This post is also available in: Dutch.
Most people tend to translate the concept of biodiversity simply into numbers of species. How many species are present in a particular area? In some countries an Environmental Impact Assessment (EIA) is required by law in case of proposed development of an area. Unfortunately, this is (still) no obligation on Curacao, although some developers take steps on their own in order to market themselves as having a ‘green’ image.
Such a EIA seems quite a powerful tool, but in most cases only the quantities of the obvious, well-known species are taken into account. And this immediately shows the weakness of an EIS. A huge gap in knowledge still exists, in particular about the species of insects, bacteria and fungi that are part of the biodiversity of our small island. Often, the writer of an EIS does not even leave his desk. The mainstream bio-books list the known species nicely. He just writes the report based on this literature, sends the bill, and the developer is allowed to, with or without modifications, do his thing.
However, diversity is not only about numbers of species. It is the relationships between the different species that pose the interesting picture. What are the connections between species, which tree or plant is important for which animal, and vice versa? Which plant is essential to the survival of the whole natural system of the island?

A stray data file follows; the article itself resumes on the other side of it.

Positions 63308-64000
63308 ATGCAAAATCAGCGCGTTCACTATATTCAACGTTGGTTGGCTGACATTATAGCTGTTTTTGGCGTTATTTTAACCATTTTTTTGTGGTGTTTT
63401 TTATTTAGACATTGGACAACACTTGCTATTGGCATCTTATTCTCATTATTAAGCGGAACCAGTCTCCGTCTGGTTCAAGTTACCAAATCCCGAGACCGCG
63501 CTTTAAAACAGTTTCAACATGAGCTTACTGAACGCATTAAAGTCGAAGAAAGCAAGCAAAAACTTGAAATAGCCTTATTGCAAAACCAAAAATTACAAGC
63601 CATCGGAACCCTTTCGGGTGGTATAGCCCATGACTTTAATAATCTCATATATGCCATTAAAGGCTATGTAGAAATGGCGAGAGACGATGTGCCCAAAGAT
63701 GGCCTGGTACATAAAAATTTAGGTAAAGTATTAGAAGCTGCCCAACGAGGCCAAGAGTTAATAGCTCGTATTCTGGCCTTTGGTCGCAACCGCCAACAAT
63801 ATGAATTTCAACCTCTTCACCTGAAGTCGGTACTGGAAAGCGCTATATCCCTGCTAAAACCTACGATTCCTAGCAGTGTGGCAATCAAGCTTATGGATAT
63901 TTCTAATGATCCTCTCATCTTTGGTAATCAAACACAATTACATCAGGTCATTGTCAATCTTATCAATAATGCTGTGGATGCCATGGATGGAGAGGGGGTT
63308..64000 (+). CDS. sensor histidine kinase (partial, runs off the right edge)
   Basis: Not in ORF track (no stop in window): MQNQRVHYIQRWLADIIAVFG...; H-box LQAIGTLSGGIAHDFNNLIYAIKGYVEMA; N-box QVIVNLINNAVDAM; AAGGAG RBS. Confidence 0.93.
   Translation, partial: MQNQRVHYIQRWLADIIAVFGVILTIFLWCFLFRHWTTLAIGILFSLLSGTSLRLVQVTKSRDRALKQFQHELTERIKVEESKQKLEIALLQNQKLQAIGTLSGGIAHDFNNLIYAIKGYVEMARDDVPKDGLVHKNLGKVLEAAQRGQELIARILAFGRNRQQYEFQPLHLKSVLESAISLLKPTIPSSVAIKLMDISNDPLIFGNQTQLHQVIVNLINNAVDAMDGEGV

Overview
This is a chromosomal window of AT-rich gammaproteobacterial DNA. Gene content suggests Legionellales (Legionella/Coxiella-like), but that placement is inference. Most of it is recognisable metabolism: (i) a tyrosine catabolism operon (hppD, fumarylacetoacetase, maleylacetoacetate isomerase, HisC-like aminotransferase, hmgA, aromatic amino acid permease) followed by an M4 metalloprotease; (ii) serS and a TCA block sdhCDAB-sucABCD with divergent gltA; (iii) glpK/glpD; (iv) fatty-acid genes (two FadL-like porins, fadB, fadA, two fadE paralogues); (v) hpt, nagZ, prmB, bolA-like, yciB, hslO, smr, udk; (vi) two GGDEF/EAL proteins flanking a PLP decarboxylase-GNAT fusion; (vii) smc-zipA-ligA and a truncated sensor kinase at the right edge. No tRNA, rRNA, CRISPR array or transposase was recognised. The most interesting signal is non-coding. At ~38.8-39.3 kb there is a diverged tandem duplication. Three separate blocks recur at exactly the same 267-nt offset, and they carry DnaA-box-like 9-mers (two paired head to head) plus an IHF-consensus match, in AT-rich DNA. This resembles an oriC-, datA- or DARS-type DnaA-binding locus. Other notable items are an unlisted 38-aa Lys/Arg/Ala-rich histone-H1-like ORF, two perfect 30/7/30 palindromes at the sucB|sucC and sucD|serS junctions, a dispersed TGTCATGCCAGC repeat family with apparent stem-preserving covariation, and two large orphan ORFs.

If you include the relationships in the math then you end up with much more complex statistics. And that is exactly what biodiversity is all about.
Sometimes unknown diversity literally flies around your head, like what happened to us a few years ago on the porch of our house. A small green insect came whirring by, no larger than 5 centimeters in length. Something was not right in our notion of this animal, the appearance did not fit the existing models in our heads. Further observations produced a nice surprise. It instantly triggered Leon to get his camera and to start fumbling with macro lenses. A Praying Mantis! On Curaçao! We are unable to put a name on this animal because it has never been identified or described for the island. An unknown occupant, who officially does not exist because it’s not listed in any book about our nature. It is part of the biodiversity, but not part of our statistics. Incidentally, it did not stop at a single encounter. Later on we encountered the same species in different places on the island.
This creature is a member of the order of Mantodea, worldwide represented by some 2,200 species. They are ferocious hunters, catching their prey with a swift movement of their powerful forelegs. These scissor-like arms are the modified front legs of the animal. In fact, the Dutch name Bidsprinkhaan (praying grasshopper) is misleading. The creature indeed seems to pray (anthropomorphism?), but it certainly is no grasshopper.
If you look closely at the picture, you’ll discover that the creature is hurt. It is missing a piece on the left foreleg. It seems unlikely that the animal could have survived for long with this disability.
What makes these animals so special for us is the face. The animal can turn its head in all directions, and if you observe such an animal up close, it might well be that you get the same feeling that we get all the time we encounter one: the animal looks you straight into the eyes. A nature moment once again! Exchanging glances with a creature that would not be misplaced in a subsequent episode of Star Wars.